Monday, September 11, 2017

Master Acting Classes: The Fisher King (1991)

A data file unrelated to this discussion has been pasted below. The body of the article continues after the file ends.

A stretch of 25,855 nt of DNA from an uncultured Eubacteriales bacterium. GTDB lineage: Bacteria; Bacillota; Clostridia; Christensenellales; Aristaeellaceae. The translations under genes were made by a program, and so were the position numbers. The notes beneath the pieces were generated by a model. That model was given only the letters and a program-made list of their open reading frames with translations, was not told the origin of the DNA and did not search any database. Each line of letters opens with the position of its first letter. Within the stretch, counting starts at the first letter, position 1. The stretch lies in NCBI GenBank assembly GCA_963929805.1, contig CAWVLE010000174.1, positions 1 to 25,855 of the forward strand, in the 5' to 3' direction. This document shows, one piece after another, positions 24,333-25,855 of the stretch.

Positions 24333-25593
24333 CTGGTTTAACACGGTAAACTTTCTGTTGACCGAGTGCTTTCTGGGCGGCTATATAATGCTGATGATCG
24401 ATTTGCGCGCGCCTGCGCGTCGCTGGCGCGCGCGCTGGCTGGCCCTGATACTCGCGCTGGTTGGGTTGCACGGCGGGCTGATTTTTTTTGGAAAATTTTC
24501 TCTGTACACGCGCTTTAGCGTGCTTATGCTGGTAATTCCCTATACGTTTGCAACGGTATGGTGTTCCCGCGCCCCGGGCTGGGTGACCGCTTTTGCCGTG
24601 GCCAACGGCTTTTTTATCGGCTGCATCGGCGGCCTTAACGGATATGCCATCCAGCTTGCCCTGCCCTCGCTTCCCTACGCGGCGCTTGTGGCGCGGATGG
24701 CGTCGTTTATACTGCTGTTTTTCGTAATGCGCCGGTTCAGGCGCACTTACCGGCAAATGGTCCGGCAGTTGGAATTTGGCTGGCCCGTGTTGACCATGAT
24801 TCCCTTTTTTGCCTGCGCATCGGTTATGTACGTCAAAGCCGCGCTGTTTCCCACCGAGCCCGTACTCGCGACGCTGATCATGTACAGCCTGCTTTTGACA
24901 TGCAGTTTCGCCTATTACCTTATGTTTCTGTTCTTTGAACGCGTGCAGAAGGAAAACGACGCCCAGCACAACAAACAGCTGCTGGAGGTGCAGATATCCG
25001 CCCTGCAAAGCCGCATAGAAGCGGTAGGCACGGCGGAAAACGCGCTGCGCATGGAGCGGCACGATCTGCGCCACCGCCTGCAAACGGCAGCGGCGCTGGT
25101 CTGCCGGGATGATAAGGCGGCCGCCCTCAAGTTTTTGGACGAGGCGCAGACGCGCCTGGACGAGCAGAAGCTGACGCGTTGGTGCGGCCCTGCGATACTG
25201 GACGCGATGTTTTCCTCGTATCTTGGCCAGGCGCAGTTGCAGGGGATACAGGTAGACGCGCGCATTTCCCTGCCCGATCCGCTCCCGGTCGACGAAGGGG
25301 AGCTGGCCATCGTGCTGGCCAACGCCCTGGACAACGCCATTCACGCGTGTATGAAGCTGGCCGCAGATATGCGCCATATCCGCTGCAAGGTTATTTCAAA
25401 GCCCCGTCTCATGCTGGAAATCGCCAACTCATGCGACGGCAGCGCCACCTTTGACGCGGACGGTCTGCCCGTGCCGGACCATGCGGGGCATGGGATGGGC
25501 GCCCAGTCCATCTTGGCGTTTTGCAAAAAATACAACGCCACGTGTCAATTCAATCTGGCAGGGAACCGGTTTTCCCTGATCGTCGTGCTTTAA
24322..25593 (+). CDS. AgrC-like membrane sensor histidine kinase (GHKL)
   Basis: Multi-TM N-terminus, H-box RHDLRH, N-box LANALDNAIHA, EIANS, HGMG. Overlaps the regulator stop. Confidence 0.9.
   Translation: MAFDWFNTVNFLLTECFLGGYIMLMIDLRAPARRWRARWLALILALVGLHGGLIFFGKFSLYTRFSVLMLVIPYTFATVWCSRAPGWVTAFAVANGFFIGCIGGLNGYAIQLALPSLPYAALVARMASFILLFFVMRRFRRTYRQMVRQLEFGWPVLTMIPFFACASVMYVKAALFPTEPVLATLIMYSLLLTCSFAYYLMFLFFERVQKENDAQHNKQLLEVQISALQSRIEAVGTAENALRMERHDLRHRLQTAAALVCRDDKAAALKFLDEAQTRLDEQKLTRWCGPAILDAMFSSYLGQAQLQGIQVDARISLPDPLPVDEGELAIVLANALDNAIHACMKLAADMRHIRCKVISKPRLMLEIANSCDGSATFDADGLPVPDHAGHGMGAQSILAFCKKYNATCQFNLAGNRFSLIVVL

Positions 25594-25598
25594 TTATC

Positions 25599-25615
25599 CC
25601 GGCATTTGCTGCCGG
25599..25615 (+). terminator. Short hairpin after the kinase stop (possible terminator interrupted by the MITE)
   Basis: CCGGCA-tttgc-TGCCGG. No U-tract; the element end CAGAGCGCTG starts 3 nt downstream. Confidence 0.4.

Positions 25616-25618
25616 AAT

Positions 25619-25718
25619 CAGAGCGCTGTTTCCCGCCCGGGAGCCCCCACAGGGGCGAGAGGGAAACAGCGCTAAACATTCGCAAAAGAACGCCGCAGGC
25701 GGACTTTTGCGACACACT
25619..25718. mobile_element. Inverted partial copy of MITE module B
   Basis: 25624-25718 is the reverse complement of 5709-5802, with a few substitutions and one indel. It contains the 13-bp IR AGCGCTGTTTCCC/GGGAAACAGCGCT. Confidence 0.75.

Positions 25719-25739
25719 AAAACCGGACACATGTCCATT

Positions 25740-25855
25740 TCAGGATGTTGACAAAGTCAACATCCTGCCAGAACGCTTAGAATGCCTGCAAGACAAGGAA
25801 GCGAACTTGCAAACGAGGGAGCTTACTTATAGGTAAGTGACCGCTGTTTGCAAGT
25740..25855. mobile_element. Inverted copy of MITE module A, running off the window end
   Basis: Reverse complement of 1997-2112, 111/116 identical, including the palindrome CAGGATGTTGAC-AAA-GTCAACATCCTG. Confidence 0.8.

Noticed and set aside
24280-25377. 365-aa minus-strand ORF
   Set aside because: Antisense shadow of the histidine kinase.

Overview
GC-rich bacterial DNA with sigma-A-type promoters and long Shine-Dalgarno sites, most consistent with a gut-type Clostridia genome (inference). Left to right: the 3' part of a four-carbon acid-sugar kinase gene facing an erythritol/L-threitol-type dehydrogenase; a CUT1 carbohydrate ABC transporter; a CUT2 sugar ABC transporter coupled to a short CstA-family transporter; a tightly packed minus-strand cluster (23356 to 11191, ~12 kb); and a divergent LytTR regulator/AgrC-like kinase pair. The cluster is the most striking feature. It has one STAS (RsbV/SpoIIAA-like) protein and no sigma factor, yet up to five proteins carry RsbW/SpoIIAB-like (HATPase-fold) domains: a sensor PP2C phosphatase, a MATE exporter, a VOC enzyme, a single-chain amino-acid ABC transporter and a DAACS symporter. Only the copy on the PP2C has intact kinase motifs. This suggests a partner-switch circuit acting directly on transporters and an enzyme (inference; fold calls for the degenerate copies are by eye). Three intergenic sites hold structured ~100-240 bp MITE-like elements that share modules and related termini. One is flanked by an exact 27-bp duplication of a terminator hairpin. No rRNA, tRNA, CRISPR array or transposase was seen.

Few would remember now, but the 1991 summer movie season was dominated by movies about thoughtless, self-absorbed yuppies who find redemption: Harrison Ford in Regarding Henry, William Hurt in The Doctor. The only one of the these pictures that wasn’t fatuous, trite and infuriating was The Fisher King. In it, Jeff Bridges plays Jack Lucas, a smug, cynical New York talk-radio host with a habit of mocking his callers. When he lectures one of his regulars (Christian Clemenson) on the worthlessness of the yuppie scum who frequent a watering hole called Babbitt’s – the name is an allusion to Sinclair Lewis’s 1922 novel, a satirical portrait of a Yankee bourgeois – proclaiming that they deserve to be wiped out, the caller takes him at his word and unloads a rifle on the crowd at the bar before shooting himself. One of his victims is the wife of a Hunter College humanities prof named Henry Sagan (Robin Williams), who dies in his arms. The tragedy triggers a psychotic break in Sagan: after a year of catatonia, he holes up in a boiler room in his old apartment building, calling himself Parry and identifying himself as a knight in search of the Holy Grail (“Parry” for “Parsifal”). When Jack, whose role in the Babbitt’s slaughter shook him up so badly that he has been hiding out at his girl friend’s and mostly inside a bottle of Jack Daniels, is set upon by violent youths in Central Park on what used to be called a wilding spree, it’s Parry who rescues him. Jack finds out Parry’s history from the super in his building and decides that it can’t be a coincidence – that trying to help Parry is the only way he can get his own life back, “pay the fine and go home,” as he puts it to his girl friend Anne (Mercedes Ruehl). At first he thinks a few bucks will do the trick, but all Parry does with the money he proffers is to hand it off to another homeless man. Then, with Anne’s help, Jack arranges for Parry to have a date with Lydia (Amanda Plummer), a publishing-company employee whom Parry worships from afar. Bizarrely, the evening is a triumph: Parry and Lydia, a peerlessly awkward waif who inhabits her own universe, turn out to be a match made in romantic-comedy heaven. But the thought that he might find love again stirs up Parry’s repressed memories of the night he lost his wife, and his old enemy, the Red Knight, a personification of all his demons of guilt and grief that only he can see, intervenes. Parry winds up in a psychiatric ward, once again imprisoned in a catatonic state – and Jack still hasn’t earned his own redemption. So he does the only thing remaining to him: dressing up in Parry’s ragtag-knight outfit, he carries out the task Parry set him earlier in their acquaintance. He scales the wall of the Medieval castle-like Fifth Avenue residence of a wealthy recluse, swings through the window like a parody of Errol Flynn as Robin Hood, and lifts a trophy Parry saw in a photo that he’s convinced is the Holy Grail.